A Norfolk MP's office has blundered by sharing the personal email addresses of more than 80 constituents who had contacted him.

And the error - likely to be probed by a watchdog - has sparked complaints South Norfolk MP Richard Bacon is not engaging with his constituents properly.

However, Mr Bacon blamed a "high volume" of emails and social media campaigns directed at MPs for his tardiness in replying to concerns.

On Tuesday, 84 constituents who had recently emailed Mr Bacon were sent a generic email receipt by his office.

But that email also contained addresses of the other people who had contacted him - a potential data breach.

About an hour later, Mr Bacon's office sent an email to the 80-plus addresses with the subject heading 'PREVIOUS EMAIL - Please delete'.

It stated: "You will have received an earlier email from this office which contained a number of email addresses.

"Please delete this immediately and do not use or share any of the data contained within.

"A report is being submitted to the ICO [Information Commissioner's Office] relating to this incident.

"Thank you for your assistance in this matter."

After some of those who received the emails contacted the other email addresses, they said a common theme which emerged was anger and frustration over Mr Bacon's failure to respond to constituents.

Among them was James Utting, a former Conservative Party branch chairman, who said he feels Mr Bacon is "failing in his duty to represent constituents".

Mr Utting, who lives in Hethersett, said: "I recently wrote a letter with legitimate concerns over a planning system which allows an additional 200 houses in my village on top of the 1,396 for which planning permission had already been granted.

"I received no reply and no acknowledgment. Last week I emailed him - along with every other regional MP - expressing my disquiet over the Owen Paterson affair. I received a detailed, apologetic, personal reply from Duncan Baker and Jerome Mayhew, who are not my MPs.

"From my MP - Mr Bacon - however, I received a belated imperious and perfunctory acknowledgment along with the email addresses of a large number of other correspondents whom he had ‘copied in’.

"I am a former Conservative Party branch chairman - when John MacGregor was MP for South Norfolk - and I am seriously concerned that Mr Bacon is failing in his duty to represent his constituents."

Another who received the email was Dr Stephen Willoughby, from Diss, who said: "I have emailed Mr Bacon on several occasions in recent years, for example over the infamous Barnard Castle debacle, and his decision to vote as whipped with regard to the Paterson affair.

"I have never ever received the courtesy of a reply from Mr Bacon."

And Dr Caitlin Wallis, of Shotesham, said: "I am one of the 80 legitimate constituents to have written many times to our MP Richard Bacon and heard absolutely nothing from him, until being copied into a holding email."

The Disability Network Norfolk Group says it has tried, without success, to organise a meeting with Mr Bacon to discuss issues affecting disabled people in the county.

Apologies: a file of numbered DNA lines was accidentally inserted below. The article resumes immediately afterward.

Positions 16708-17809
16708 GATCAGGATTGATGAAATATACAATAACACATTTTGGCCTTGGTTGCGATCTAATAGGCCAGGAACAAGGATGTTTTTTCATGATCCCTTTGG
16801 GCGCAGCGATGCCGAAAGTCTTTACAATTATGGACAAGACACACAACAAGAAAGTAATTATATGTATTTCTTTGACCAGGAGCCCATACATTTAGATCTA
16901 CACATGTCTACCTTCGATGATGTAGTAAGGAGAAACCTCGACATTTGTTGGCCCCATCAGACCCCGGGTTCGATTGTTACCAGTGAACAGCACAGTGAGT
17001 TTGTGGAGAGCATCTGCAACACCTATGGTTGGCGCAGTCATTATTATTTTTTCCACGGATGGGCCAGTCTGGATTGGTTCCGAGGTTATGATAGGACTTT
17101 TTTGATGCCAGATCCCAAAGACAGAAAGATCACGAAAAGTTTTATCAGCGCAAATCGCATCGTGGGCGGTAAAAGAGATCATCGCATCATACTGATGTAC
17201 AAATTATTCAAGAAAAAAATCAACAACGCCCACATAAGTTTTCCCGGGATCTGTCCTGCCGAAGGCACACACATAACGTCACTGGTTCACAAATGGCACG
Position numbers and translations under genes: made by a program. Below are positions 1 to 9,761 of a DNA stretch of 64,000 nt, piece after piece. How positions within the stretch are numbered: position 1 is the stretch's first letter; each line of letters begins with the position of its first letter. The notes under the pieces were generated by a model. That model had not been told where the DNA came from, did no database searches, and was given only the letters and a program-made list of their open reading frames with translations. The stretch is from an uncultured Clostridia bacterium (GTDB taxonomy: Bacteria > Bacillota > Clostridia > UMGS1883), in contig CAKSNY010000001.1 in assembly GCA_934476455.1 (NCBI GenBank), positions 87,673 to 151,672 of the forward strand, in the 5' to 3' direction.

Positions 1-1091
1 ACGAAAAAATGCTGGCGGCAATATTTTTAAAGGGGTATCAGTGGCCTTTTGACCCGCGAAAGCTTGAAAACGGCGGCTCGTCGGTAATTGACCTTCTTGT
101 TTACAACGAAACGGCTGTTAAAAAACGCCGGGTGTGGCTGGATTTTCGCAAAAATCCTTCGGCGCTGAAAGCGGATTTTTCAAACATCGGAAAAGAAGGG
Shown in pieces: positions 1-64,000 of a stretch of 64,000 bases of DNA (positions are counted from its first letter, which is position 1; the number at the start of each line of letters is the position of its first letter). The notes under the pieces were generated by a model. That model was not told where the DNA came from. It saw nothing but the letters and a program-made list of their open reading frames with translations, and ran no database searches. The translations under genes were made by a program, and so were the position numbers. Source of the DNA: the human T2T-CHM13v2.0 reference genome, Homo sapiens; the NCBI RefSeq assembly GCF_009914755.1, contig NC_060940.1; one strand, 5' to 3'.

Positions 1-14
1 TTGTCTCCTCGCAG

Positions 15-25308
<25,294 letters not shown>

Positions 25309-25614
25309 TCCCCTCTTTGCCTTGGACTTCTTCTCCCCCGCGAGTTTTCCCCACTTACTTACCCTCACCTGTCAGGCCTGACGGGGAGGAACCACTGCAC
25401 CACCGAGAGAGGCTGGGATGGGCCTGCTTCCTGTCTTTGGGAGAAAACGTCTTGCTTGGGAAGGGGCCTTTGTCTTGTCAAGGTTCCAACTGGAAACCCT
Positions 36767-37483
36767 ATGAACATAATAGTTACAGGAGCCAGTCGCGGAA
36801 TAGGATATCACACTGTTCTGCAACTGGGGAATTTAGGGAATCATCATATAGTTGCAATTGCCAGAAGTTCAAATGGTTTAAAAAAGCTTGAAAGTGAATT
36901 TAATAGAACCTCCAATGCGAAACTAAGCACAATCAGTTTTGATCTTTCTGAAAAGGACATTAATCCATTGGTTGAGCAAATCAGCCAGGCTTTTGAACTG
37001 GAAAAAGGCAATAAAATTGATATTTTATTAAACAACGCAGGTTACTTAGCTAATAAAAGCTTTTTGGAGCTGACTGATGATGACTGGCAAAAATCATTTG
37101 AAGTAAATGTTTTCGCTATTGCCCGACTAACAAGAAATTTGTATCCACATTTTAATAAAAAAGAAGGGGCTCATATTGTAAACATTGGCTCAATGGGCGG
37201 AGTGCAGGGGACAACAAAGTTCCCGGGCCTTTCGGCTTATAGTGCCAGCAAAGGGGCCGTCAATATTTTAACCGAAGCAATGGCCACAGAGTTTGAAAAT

Mr Bacon said: "We accidentally sent an acknowledgment email to 84 people such that their email addresses were visible to each other.

"We realised our error immediately, contacted the ICO for advice and have been following their advice.

"Accordingly we have already contacted everyone affected asking people to delete the message they had received.

"We deal with thousands of emails every month and this is the first time this error has occurred. I apologise and continue to help my constituents with the matters they have raised."

On claims Mr Bacon has not been responding to constituents, he said: "In recent days there has been a large email campaign prompted by the recent Commons motion on the report from the Standards Committee and also by the passage of the Environment Bill through Parliament.

"Unfortunately the use of social media has increased the frequency with which emails arrive for my attention which contain inaccurate and sometimes very distorted versions of what is taking place in Parliament and this phenomenon - combined with the recent high volume of emails on these topics - has meant that it has taken longer than usual to send an individual reply to each constituent in the way that I will continue to do."

Mr Bacon has been MP for South Norfolk since June 2001, having been elected to represent the constituency six times. At the 2019 general election, his majority was 21,275.

An ICO spokesperson said: “Data controllers must notify the ICO within 72 hours of becoming aware of a personal data breach, unless it does not pose a risk to people’s rights and freedoms."


The actions (or inaction) of MPs has been thrust under the spotlight in recent weeks, particularly given the controversy around the Owen Paterson situation and the Environment Bill.

So it was, for Richard Bacon, particularly unfortunate timing that this mistake was made by his office in the midst of that.

However, for those constituents who have been frustrated by their efforts to get in touch with Mr Bacon, that blunder has united them.

They feel that their MP has been ignoring them. He says he has not, but that a high volume of emails has made it difficult for him to respond.

It is important that MPs are held accountable for what they do. They need to be prepared to justify and explain their actions.

They need to engage with the communities they serve and it seems Mr Bacon has some bridges he will need to rebuild.